hybrid battery

Discussion in 'Gen 2 Prius Accessories & Modifications' started by sundy58, Nov 17, 2022.

  1. sundy58

    sundy58 Junior Member

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    Our 2008 Touring Prius battery pack seems to have finally given up at 187,000 miles. We retired and don't drive much anymore, so the car will sit for several days between short trips to the store, bar, or restaurant.

    While searching the forums about battery replacement I read that the Prius is a poor choice for our usage.

    We love our Prius and would rather spend our money repairing it rather than buying a different car. On, the other hand I want to make a logical decision.

    I can do my own work for the battery installation.

    If I bought a NewPriusBatteries.com | Home is there an add-on that would mitigate our driving habits? Such as a plug-in charger, balancer, or something I don't know about?
     
  2. bisco

    bisco cookie crumbler

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    no, but a newer battery doesn't mind sitting a few days or even weeks. i would be more concerned about the 12v and possibly keep a smart charger on it.

    i think a new battery would be perfect for you, '08 is a very well built car, and you have hundreds of thousands of miles of life in it.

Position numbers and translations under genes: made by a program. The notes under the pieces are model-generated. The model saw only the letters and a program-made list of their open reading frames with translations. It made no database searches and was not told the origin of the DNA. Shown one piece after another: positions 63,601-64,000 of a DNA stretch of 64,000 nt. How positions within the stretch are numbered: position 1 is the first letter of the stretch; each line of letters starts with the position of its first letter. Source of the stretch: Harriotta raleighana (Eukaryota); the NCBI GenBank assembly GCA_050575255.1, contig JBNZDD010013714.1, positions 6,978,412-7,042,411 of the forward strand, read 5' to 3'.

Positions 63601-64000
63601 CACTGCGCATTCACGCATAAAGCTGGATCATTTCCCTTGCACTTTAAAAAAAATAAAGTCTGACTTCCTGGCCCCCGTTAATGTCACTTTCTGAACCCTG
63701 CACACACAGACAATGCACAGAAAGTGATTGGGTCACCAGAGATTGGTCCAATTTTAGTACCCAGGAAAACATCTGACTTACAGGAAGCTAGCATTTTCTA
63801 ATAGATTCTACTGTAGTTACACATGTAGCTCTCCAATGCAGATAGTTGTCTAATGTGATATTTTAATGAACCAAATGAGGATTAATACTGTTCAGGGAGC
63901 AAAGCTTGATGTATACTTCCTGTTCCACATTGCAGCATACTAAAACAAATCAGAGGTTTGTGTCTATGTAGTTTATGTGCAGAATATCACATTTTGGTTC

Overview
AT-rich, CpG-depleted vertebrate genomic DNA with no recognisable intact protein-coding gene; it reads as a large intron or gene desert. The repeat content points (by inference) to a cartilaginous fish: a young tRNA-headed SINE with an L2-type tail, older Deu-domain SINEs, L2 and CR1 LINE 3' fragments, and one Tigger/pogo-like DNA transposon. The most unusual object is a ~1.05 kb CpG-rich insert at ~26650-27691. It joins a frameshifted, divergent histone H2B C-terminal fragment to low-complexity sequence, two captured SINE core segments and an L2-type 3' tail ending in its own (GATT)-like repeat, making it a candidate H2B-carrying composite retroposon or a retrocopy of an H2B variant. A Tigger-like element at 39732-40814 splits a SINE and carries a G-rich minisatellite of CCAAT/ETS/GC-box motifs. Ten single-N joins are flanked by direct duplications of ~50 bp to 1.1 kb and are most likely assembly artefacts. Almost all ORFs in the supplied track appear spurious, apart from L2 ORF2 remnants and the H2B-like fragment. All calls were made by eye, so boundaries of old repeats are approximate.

regarding buying a hybrid for your use scenario, i wouldn't do it, but since you already have it, it makes sense to keep it.
    if you can, take it out on the highway now and again for 10-20 miles, just to keep everything moving.
     
  3. SFO

    SFO Senior Member

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    What code(s) are being reported?
    Be aware that there are some other big ticket items as well, like the brake actuator, and one or more of the AC parts. The list may go on..

    Once you have the big three covered, the vehicle should last another 10+ years; assume you may also need bearings, struts, tires, etc.

    What kind of maintenance have you done so far?
    If you bought a new HV battery, you shouldn't need such for some years. There are a couple of retail options for reconditioning equipment (grid chargers), and a couple of threads that can help you build a DIY 'grid charger' (and discharger) for around 100ish.